The scanning electron microscope with x-ray capabilities (SEM-EDS) is used to analyze elemental composition of pigment particles within paint layers. In compiling the laboratory data, the major effort is to thoroughly describe the finishes of importance to the project, including the number of layers of coatings, the types of finishes (paint, wallpaper, stain, varnish, etc.), the colors, the gloss, and any decorative effects achieved by multi-layer applications. Other characteristics may include film thickness, hardness, opacity or translucency, texture, solubility, and descriptions of dirt, grime, soot, or other surface accretions. Crossectional photomicrographs and photomicrographs of pigments, fibers or surfaces are often taken to record our findings and conclusions for visual verification.
Paint samples under microscope
(Paint samples under the stereo microscope.)

Crossection of Brown Zinc Paint
(Crossection photomicrograph of a paint sample from an 1850's cast iron door enframement at the U.S. Capitol.)
Reports ::
The findings are presented to you in a meaningful way. We have developed different formats, depending upon the scope of the project and desired level of detail. Our standard report generally explains the scope of the work and includes general observations about the building and its finishes as well as relevant descriptions of on-site investigatory procedures and laboratory analysis.
Because project requirements vary and the report may have to stand alone, rather than be incorporated into a Historic Structure Report or similar document, we are prepared to expand the historical and architectural descriptions and comment on the relative significance of the findings. Our format includes a Summary of Finishes section, which presents the color palette and types of finishes found within a space. They are described in detail. Color name, color reference values, type of paint and gloss are included. The composition of the paint's pigments or wallpaper's fibers is described, as is any decorative finish. Photographs, floor plans, line drawings, color samples, and photomicrographs illustrate the findings.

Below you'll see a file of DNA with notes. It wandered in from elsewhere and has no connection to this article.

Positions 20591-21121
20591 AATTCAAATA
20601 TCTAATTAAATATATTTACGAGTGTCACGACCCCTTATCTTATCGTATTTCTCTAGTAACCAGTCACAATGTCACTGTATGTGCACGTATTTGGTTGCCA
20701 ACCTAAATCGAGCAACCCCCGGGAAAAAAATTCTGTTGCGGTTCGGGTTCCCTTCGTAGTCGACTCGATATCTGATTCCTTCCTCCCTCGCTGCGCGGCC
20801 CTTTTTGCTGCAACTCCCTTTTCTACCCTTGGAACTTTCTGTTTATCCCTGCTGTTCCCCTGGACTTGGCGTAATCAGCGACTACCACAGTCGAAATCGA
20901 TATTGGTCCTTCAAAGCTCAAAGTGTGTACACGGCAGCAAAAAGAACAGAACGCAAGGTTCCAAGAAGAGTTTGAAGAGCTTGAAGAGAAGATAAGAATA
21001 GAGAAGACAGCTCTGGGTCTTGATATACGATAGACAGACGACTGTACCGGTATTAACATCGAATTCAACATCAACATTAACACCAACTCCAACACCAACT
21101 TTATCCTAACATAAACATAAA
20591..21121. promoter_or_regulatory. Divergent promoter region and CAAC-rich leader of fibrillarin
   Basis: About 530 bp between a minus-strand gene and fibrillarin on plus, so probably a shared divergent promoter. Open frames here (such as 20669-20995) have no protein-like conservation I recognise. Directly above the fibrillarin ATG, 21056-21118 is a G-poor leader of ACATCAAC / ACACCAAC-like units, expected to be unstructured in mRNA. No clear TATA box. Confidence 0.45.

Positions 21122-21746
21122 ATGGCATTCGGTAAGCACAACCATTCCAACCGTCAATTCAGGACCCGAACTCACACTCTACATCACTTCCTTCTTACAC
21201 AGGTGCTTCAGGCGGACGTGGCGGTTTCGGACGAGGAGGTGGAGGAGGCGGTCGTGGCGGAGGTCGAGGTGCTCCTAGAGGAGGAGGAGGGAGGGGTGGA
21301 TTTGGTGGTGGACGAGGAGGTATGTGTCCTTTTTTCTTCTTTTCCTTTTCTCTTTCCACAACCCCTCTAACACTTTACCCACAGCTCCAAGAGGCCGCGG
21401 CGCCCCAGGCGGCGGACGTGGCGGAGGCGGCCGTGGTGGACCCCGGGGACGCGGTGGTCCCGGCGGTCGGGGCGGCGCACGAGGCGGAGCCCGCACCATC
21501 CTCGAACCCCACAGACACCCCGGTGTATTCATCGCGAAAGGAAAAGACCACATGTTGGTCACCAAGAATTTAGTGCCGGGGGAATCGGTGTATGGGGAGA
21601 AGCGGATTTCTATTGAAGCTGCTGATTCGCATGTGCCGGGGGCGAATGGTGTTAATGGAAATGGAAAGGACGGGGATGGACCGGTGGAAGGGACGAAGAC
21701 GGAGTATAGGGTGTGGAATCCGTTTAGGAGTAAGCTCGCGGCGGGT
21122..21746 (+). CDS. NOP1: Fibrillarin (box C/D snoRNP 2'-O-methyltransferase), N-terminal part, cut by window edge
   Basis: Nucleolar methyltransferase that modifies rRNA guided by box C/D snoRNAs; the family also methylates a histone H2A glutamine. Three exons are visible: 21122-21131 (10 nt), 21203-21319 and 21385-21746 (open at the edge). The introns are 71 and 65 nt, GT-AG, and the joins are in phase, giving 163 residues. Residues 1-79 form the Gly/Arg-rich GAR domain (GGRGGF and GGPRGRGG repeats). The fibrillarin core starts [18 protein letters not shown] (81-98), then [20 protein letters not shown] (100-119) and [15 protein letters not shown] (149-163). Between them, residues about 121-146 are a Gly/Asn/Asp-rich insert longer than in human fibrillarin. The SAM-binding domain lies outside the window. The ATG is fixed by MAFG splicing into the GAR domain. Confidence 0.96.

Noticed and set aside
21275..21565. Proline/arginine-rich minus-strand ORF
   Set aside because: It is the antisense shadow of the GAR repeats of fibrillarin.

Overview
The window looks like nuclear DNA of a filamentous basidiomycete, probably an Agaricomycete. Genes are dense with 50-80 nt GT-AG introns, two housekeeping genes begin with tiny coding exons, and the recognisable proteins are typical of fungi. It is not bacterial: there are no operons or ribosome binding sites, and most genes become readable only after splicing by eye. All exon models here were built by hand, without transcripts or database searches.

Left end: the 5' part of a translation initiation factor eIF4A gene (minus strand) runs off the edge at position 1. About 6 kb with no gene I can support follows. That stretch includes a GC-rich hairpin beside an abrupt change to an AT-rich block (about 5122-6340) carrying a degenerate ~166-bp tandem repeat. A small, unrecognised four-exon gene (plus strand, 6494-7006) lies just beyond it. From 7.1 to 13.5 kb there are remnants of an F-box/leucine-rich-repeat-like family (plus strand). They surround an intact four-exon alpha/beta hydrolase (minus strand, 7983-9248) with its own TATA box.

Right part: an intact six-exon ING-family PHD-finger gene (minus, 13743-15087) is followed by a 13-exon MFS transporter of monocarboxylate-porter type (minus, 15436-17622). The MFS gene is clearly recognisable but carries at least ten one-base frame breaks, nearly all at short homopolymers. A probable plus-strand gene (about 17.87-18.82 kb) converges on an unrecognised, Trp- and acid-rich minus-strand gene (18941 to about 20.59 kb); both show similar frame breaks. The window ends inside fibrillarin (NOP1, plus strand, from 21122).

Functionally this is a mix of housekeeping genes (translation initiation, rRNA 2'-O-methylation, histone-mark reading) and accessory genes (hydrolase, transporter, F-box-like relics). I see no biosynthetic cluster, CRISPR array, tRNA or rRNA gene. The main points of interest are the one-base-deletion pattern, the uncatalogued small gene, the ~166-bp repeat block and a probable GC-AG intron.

The Laboratory Data Section supplements and supports the information contained in the Summary of Finishes. The data includes descriptions of the layers and types of coatings, and the color evaluations for your project.
Trinity Church, Newport
(Trinity Church, Newport, Rhode Island with its original 18th c. exterior white paint color restored.)
Follow-Up ::
If requested, we may include in our reports a Follow-up section containing recommendations for the preservation and/or conservation of unique decorative treatments. These recommendations may be helpful in describing how Welsh can be of further assistance during the restoration repainting stage. Follow-up participation insures that the replicated finish is true to our findings.
T.R.R. Cobb House
(T.R.R. Cobb House in Athens, Georgia restored with its original colors.)